My plan would make patients aware consumers, increasing competition among health care providers and insurers, and end up as an efficient single payer system that isn’t government run.
President Trump promised a veto while a Republican senator called for the Congressional Budget Office to score Sanders’ single-payer bill.
Our broken and dysfunctional “system” of commercial health insurance is largely working for those at the top; we patients at the bottom merely foot the bill.
Recent efforts to second-guess and demonize the network we’re building only distract us from our goals.
We need more federal funding to solve public health issues — including the substance abuse crisis in our state — not less.
The chief health care advocate for Vermont Legal Aid says women are being charged for breast cancer screening mammograms, despite a 2013 law prohibiting out-of-pocket costs for the procedures.
The commission came out of a months-long scramble earlier this year as Scott and Democratic legislative leadership were at an impasse over a proposal to change how teachers’ health care benefits are negotiated.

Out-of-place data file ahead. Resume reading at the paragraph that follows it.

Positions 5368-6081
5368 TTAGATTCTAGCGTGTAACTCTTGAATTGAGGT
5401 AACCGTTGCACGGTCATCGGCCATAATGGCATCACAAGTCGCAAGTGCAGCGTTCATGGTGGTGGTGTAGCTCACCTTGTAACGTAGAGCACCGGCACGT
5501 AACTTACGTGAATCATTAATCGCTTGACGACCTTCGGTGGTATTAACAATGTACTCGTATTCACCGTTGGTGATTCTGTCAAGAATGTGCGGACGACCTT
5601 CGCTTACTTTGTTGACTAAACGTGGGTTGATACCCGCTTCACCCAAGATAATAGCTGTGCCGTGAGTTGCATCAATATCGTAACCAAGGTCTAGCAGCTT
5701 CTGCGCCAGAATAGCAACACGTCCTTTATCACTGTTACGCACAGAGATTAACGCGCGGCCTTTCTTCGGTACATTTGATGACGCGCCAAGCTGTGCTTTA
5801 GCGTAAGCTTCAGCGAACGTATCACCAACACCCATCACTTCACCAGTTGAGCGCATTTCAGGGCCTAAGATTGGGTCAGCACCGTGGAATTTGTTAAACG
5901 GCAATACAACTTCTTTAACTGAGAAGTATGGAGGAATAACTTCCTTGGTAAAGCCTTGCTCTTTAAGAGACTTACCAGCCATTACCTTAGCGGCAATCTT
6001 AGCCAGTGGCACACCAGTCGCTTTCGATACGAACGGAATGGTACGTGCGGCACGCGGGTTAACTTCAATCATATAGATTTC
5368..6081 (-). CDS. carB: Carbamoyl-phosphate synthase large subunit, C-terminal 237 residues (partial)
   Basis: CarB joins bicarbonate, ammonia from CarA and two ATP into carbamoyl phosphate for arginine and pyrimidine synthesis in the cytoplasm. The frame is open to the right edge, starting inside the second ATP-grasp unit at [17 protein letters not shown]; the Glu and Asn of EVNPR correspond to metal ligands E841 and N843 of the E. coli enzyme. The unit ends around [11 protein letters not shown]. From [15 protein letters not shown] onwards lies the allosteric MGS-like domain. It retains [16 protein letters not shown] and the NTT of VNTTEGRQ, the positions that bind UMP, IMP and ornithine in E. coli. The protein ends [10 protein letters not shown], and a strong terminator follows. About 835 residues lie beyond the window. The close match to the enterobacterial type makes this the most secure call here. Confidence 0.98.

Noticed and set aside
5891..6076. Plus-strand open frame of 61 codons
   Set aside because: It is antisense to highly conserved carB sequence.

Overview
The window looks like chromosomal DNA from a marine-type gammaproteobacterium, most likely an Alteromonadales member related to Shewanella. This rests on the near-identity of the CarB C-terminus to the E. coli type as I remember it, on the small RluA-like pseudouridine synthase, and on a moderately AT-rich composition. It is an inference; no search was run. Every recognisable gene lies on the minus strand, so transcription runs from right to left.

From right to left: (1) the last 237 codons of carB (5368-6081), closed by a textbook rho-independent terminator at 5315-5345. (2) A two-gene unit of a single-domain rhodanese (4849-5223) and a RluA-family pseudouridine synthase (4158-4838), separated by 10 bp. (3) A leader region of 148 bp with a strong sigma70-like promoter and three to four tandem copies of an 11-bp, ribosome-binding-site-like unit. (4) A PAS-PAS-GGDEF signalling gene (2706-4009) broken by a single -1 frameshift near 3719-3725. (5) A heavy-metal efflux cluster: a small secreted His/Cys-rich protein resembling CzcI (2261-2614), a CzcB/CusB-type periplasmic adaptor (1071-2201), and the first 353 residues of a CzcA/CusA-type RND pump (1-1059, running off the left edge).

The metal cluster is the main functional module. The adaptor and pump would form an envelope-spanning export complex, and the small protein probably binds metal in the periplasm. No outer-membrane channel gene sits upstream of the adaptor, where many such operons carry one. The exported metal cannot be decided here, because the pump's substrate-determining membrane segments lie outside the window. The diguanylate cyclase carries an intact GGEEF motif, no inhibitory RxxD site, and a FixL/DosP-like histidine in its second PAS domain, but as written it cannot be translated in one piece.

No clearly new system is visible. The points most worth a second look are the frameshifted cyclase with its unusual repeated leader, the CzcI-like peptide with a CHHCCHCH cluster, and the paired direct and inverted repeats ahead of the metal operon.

Vermont needs to attack pain as the primary public health concern as pain is the underlying catalyst that created the opiate epidemic.
Vermont is lucky. Our leaders on both sides of the aisle agree that taking health care away from millions of Americans is a bad idea.
News Release — University of Vermont July 19, 2017 Contact: Jeff Wakefield [email protected] 802-578-8830 New UVM Study: Health Insurance Costs Threaten Farm Viability According to a new U.S. Department of Agriculture-funded study, lack of access to affordable health insurance is one of the most significant concerns facing American farmers, an overlooked risk factor that affects […]
News Release — The University of Vermont Health Network July 20, 2017 Contact: Michael Carrese (802) 847-2886 UVM Health Network Urges Protection of Coverage as National Debate Continues Preserving Access to Quality Health Care Must Be Cornerstone of Any New Legislation BURLINGTON (VT) – After the collapse of the latest effort in the U.S. Senate […]
State Treasurer Beth Pearce said Thursday that her office has completed negotiations for a contract to provide health insurance to retired teachers in the state. The one-year deal will save the state more than $550,000, while also saving retired teachers over age 65 a total of $110,000, according to Pearce. That’s because it reduces premiums […]
For the people of Vermont, Medicaid serves as a critically important safety net, even a lifeline.
It is time to start looking at emergency room visits not as isolated health care incidents, but as opportunities to connect.